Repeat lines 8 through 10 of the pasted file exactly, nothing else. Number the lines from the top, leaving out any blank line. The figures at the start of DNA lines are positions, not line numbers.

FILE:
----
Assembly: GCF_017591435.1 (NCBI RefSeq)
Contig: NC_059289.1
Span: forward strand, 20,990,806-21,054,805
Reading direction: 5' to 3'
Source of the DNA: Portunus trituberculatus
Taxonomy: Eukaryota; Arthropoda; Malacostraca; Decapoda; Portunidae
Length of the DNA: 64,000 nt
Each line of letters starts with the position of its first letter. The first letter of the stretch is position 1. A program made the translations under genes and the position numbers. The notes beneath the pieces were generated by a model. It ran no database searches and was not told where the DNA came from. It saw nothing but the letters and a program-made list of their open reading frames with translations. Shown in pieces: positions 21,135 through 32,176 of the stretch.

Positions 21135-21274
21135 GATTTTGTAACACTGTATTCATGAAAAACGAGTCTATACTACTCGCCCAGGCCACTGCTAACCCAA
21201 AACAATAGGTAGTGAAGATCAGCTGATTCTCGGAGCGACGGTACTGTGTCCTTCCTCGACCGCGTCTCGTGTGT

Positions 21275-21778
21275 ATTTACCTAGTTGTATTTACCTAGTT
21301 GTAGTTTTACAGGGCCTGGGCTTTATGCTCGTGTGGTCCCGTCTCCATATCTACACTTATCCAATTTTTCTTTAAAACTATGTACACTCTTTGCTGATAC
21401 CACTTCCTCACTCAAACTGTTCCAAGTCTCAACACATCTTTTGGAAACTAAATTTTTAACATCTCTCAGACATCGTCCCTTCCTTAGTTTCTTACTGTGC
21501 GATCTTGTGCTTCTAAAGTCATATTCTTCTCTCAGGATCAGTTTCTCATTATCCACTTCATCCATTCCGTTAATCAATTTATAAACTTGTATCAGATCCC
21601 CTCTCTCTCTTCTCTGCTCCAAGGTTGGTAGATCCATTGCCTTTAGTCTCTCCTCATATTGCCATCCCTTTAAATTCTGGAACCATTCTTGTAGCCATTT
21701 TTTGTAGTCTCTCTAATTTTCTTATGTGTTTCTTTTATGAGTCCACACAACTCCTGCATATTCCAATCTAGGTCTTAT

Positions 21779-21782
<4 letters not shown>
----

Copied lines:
Each line of letters starts with the position of its first letter. The first letter of the stretch is position 1. A program made the translations under genes and the position numbers. The notes beneath the pieces were generated by a model. It ran no database searches and was not told where the DNA came from. It saw nothing but the letters and a program-made list of their open reading frames with translations. Shown in pieces: positions 21,135 through 32,176 of the stretch.

Positions 21135-21274
21135 GATTTTGTAACACTGTATTCATGAAAAACGAGTCTATACTACTCGCCCAGGCCACTGCTAACCCAA